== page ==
IFC #4: JAMILA, THE ALGERIAN
(dir. Youssef Chahine, 1958, Egypt, 480p)
Despite this newsletter's mission, I'm not anti-Netflix; there's an insane number of things that I am excited to watch on the platform. (I will never achieve this.) Recently, the service has made some efforts towards better-representing cinema's history, something it has historically been terrible at handling. Last year, several back catalogue titles from the Polish film studio TOR were bulk-uploaded to the streaming service with little furore. Lately, there was an even more puzzling, unannounced mass-dump of films by the great Egyptian filmmaker Youssef Chahine. I don't know what circles I'm in online, but it's not the ones geeking out about putting Cairo Station being in my list next to Kim's Convenience.
Speaking of: holy shit, Cairo Station. Incredible film. Imagine a tremendous lost Hitchcock film with a Marilyn-level icon, a focus on railway unions, neo-realist leanings and a disturbing showing of sexual repression mutating into perversion. Cairo Station was one of the films last year that inspired me to start this newsletter. I missed a screening at London's ICA and could find no current in-print DVD/Blu-Ray with English subtitles, so I turned to YouTube. And even though it's now streaming, it's not like all of Chahine's notable movies aren't readily available.
One of those movies is Jamila, the Algerian - released in 1958, mind-bogglingly the same year as Cairo Station. (Side note: What other filmmakers made more than one great film in a year? I used to think Takashi Miike had an incredible 2001, but I think he just directed a lot of movies.) The transgressions of Station brought Chahine critical attention but little financial gain, with the film failing at the Egyptian box office. However, the producer/star Magda al-Sabahi was seemingly impressed, hiring Chahine to direct the life story of Algerian revolutionary Djamila Bouhired. It was a biopic sprung from very recent history, with al-Sabahi and Chahine portraying Bouhired as a martyr of the anti-colonial struggle, even though she was still alive in prison (in France, not Algeria). As the film was released, international indignation had risen over Bouhired's torture and rape by French colonial forces, and Algerian independence was still a few years away. The film's rapid turnaround provides electric energy. While it is more concerned with melodrama than docu-realism, Jamila, the Algerian feels like an active participant in the pan-Arab movement. It feels like history.
However, Jamila's historical importance often overshadows how good this film is at being rollicking entertainment. Following Cairo Station, Chahine appeared to have unlocked another level of his filmmaking abilities. Algiers' Kasbah, where most of the first two acts take place, is at once a vivid Hollywood set from an MGM musical and an experimental area for Chahine's expressionist shadow-play. His framing of Magda al-Sabahi (and, by extension, Bouhired) is shamelessly compelling iconography. In one scene, al-Sabahi stands at cliff-edge, Algerian flag flapping behind her, fist raised in the sky and delivers her version of Scarlett O'Hara's "I'll never be hungry again" speech. In another, she has her hair shorn, becoming a re-incarnated Joan of Arc. Elsewhere, there are set pieces as inventive as anything I've seen, ones that I barely want to spoil: a bubble bath becoming a hiding hole, a can-can number that is also an assassination. Chahine rubs drama, action, comedy and horror together and makes sparks.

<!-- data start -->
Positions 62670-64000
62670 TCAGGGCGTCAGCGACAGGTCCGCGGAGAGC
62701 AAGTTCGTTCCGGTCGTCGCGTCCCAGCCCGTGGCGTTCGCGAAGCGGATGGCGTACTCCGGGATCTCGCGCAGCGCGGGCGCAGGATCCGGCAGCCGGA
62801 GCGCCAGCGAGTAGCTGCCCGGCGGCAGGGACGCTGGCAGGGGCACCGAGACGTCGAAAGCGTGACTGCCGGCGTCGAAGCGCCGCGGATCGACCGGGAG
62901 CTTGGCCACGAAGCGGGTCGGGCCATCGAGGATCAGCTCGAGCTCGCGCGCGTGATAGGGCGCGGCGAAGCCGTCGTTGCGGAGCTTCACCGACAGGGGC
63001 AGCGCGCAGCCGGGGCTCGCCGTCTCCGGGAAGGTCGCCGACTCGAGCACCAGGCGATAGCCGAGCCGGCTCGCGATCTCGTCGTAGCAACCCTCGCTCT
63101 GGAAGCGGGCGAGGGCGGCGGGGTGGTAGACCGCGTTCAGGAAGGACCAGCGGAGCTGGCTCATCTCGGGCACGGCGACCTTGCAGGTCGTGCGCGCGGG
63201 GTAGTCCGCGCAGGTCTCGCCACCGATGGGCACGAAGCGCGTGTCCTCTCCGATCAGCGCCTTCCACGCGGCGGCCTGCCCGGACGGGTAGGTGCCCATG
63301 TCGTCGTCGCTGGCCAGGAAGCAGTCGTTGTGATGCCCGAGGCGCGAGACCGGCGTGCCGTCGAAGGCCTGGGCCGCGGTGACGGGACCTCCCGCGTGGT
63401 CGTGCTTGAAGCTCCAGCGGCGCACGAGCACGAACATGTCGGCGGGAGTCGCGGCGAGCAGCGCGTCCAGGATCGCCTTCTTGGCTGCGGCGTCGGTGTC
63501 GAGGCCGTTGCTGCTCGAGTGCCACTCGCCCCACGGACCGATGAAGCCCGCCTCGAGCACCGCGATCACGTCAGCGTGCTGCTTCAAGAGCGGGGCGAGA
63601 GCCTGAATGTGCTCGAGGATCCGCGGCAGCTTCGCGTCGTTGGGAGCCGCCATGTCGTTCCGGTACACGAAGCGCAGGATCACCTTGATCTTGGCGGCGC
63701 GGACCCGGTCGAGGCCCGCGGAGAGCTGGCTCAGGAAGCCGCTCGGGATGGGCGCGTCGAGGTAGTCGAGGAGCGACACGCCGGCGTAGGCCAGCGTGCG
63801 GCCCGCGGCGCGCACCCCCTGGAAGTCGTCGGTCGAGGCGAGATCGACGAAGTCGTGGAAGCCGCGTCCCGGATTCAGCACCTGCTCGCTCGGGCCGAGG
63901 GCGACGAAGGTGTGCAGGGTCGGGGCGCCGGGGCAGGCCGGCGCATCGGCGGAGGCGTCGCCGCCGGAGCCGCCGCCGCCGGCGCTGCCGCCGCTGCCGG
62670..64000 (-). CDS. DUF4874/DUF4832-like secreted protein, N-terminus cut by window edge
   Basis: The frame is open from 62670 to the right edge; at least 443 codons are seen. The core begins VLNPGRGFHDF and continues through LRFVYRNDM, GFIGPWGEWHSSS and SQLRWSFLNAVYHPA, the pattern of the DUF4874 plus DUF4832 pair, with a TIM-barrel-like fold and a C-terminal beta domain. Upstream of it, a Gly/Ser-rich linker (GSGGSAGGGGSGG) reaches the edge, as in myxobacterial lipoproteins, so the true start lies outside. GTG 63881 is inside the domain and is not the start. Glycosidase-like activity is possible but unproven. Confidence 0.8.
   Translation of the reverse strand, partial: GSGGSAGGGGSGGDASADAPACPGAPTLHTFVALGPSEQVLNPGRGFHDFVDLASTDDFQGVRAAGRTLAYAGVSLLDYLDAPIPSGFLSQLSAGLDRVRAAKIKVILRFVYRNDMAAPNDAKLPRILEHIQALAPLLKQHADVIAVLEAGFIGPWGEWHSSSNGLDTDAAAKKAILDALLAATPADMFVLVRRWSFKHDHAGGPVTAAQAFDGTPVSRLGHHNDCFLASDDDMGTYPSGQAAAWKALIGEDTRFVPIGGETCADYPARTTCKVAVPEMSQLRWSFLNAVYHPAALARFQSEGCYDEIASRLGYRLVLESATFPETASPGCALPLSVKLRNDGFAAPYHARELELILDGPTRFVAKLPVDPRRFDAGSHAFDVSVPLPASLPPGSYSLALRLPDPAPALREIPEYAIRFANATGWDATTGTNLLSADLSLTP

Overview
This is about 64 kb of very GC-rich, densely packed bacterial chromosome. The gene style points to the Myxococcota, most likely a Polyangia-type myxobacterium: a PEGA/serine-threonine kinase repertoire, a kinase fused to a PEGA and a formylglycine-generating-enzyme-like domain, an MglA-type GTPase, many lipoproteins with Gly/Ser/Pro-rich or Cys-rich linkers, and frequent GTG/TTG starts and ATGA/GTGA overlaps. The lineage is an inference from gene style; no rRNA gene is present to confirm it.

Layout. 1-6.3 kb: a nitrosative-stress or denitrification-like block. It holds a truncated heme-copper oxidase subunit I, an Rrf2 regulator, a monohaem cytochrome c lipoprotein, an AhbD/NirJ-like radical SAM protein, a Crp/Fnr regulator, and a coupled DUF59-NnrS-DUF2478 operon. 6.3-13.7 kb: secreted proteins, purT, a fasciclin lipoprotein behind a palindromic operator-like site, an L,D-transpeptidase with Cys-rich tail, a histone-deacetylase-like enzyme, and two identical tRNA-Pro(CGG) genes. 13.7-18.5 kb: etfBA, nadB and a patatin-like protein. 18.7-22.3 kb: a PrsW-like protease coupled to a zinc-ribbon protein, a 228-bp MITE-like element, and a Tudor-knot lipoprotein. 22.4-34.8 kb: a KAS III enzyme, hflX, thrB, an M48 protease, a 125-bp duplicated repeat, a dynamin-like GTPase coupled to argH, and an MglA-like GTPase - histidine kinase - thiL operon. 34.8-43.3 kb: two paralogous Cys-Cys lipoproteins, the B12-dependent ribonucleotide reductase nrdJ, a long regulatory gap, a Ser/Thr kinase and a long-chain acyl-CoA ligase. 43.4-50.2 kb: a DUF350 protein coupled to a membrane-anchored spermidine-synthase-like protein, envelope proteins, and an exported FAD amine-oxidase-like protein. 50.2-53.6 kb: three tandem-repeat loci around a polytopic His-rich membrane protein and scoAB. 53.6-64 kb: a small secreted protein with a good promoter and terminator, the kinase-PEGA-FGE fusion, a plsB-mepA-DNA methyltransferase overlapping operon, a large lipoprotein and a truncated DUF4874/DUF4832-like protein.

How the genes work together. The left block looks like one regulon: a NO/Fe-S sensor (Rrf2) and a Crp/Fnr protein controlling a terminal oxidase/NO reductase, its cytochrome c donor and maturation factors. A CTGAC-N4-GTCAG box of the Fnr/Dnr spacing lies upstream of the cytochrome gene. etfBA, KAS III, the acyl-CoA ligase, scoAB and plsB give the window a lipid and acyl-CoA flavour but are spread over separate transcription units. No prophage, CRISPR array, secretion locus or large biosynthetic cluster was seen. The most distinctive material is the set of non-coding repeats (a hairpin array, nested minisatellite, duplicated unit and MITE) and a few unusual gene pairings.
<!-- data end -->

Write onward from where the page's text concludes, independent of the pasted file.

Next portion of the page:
So why isn't Jamila, the Algerian more easily available like the Chahine films on Netflix, with full English subtitles and a gleaming restoration? When it screened at last year's edition of the Il Cinema Ritrovato festival, the film's catalogue mentioned it was a "rare and precious production" but didn't list their print's source. Trawling the website of MISR, the production company Chahine founded, there's no mention of plans regarding Jamila. After listening to the essential Youssef Chahine Podcast, there may be legal issues with the film's score — perhaps that Scarlett O'Hara vibe I mentioned comes from unauthorised usage of the Gone With the Wind score. Hopefully, there is a print out there that can get the global stage it deserves. Just because a film is woven alongside history doesn't mean it should end up consigned to history.
A quick note: I vanished due to unforeseen circumstances, but I’m dedicated to writing up about the best and worst of YouTube. We’ll be back with a fortnightly schedule from here on out!
ELSEWHERE ON YOUTUBE:
Fly Amanita (dir. David Fenster)
The first exhibition that I attended since quarantine was Somerset House’s Mushrooms: The Art, Design and Future of Fungi. (If you want to have a chinwag about where you are with UK-based activities during the pandemic, please don’t hesitate. I’m interested to know what you think.) My favourite thing I saw there was this short film by David Fenster, where the fly amanita mushroom comes to life and chats about its relationship with humankind. Think about how amazing mushrooms are? Watch this. Played a lot of Super Mario games lately? Us too. Watch this.
I’ve lately been revisiting the music of Bay Area cult rapper Husulah, who has an intricately-written, different approach to the region’s “Mob music” take on street rap. He’s a real favourite of mine. I would recommend songs, but if you want a touch of his down-to-earth yet space-cadet charm, watch this video of him jumping over a car.